Federal election 2016: overreaction reminder of border history

Federal election 2016: overreaction reminder of border history. Chris Kenny amps up the rhetoric, but there are some good points in here.

Like a nasty partner in a dysfunctional relationship, the Labor Party seeks to insult and demean the people it claims to love. Vote for us, says Labor, because we think you are a narrow-minded, xenophobic bunch of gullible rednecks. It was at it again in yesterday’s almost maniacal over-reaction to Peter Dutton’s comments about refugees.

Politically correct people genuinely believe they are better than the rest of us by virtue of their beliefs. Just for believing. It’s a part of their self esteem and self image, beyond rational argument. If you’re not of the left or know these people really well, this phenomenon is easy to overlook and easy to dismiss as too silly to possibly be true. However for many politically correct people, compassion for “refugees” is what makes them special and good people, compared to the rest of us.

Border protection is the trigger for Labor and, no matter all the mistakes and lessons of the past 15 years, it cannot help itself. On this issue, the wild emotion kicks in, overriding carefully considered policy changes, and the default position comes out. It is a position that is not only at odds with the facts but is rooted in an unreasonable, untrue and dismal assessment of voters.

Labor shouts “dog whistle” or talks of “scaremongering” every time the Coalition says something firm or uncomfortable about border protection policy. Labor talks of “fear campaigns” and “xenophobia” and even the “demonising” of refugees. The subtext is clear. We have heard it since Tampa: the Coalition is heartless and cruel on border protection, and is motivated by a political dividend from scaring a racist and easily manipulated electorate. …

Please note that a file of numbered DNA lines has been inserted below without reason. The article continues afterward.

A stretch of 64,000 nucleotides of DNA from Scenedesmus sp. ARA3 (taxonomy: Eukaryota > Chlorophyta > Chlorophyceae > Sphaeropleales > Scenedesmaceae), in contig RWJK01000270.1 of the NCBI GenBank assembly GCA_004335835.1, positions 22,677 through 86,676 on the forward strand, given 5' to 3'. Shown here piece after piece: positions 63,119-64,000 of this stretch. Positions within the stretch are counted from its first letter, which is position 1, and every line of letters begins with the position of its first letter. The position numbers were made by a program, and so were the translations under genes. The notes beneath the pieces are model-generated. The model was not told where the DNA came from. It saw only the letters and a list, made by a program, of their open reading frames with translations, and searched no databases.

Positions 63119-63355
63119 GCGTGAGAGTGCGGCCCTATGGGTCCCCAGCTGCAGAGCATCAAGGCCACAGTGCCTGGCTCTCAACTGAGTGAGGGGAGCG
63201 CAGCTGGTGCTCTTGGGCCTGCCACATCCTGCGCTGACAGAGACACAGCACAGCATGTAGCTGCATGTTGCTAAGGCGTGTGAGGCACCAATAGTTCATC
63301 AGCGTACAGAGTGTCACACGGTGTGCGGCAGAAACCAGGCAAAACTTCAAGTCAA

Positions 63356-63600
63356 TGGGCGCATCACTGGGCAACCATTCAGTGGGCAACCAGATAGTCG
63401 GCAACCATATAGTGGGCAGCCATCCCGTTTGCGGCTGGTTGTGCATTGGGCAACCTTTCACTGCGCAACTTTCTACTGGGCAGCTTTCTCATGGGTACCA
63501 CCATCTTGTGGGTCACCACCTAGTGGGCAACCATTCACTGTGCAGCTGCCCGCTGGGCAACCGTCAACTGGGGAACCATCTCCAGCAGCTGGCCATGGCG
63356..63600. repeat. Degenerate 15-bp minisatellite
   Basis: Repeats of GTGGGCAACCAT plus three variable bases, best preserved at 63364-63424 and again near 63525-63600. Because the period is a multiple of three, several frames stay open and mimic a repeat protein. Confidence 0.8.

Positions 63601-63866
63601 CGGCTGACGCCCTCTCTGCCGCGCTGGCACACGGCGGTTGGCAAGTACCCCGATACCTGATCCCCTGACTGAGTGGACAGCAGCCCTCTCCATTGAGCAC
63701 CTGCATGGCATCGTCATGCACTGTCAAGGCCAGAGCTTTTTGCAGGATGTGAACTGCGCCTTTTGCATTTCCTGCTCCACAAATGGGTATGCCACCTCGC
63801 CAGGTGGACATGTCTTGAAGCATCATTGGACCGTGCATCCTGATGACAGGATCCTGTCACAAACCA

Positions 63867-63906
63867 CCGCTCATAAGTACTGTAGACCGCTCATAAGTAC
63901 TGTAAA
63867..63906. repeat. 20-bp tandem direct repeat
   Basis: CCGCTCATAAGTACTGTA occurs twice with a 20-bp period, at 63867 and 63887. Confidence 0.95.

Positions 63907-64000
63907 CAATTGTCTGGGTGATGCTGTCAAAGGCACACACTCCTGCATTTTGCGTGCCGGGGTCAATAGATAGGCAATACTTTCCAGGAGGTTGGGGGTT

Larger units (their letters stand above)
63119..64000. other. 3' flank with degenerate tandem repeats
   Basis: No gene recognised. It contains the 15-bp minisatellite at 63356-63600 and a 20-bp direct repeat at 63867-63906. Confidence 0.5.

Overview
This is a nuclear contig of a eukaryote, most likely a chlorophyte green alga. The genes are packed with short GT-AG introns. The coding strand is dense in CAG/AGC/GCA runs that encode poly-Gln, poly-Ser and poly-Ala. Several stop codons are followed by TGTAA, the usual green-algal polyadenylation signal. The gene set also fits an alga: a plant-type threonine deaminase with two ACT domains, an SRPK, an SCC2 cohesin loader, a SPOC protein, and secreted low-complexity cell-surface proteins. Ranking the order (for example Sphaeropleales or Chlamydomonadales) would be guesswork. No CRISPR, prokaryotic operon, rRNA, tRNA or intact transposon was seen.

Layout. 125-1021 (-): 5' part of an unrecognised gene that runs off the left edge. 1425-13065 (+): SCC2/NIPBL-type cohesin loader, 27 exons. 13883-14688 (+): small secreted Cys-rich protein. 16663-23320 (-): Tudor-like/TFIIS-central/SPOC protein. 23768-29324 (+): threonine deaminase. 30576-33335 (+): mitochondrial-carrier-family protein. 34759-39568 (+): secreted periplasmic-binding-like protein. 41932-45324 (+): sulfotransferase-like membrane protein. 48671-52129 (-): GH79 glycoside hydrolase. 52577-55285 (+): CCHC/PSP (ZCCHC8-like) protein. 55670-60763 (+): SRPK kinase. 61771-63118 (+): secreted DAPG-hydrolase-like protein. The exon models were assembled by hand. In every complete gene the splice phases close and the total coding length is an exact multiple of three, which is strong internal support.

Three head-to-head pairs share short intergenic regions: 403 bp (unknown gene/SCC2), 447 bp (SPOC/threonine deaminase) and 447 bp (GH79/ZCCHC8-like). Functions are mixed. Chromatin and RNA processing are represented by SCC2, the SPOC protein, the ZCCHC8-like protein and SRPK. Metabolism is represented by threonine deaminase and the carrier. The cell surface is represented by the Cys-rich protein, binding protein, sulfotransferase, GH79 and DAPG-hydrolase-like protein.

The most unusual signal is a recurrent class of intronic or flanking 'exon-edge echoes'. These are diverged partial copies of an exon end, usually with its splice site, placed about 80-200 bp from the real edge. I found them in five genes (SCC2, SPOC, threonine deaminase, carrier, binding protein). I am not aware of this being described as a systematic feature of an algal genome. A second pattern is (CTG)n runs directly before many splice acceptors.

You could swear it was 2001. Remember, most of the press gallery opposed the Pacific Solution, backed Labor’s scrapping of it, then when boats started again said they couldn’t be stopped, then said turnbacks wouldn’t work, then praised Labor’s turnaround and now they are back on board for the shrill complaints. Talk about agile.

Reality be damned, politically correct feelings and esteem are at stake, the most deeply held notions of self-worth.

Yet the absurdity of this kneejerk criticism in 2016 takes the idiocy to a new level. There cannot be a person of functioning intelligence in this country who is not aware that an experiment was conducted. Under Kevin Rudd in 2008 the tough measures were abandoned. Compassion ruled. And chaos, trauma and tragedy ensued.

Kenny, rationally, calls for a policy backflip by Labor:

But let me express what that backflip should mean. It should mean that Labor accepts it was wrong on border protection all along; that tough measures are needed to prevent illegal people-smugglers from taking advantage of desperate people and putting their lives at risk as they destroy the integrity of our immigration system.

Moreover, it should mean Labor accepts most Australian voters were right.

The boat people issue is the surest (only?) way Labor can lose the upcoming election. But Malcolm Turnbull is rather politically correct and may well agree with the politically correct on “refugees,” so will fail to press the advantage. Let’s see what happens.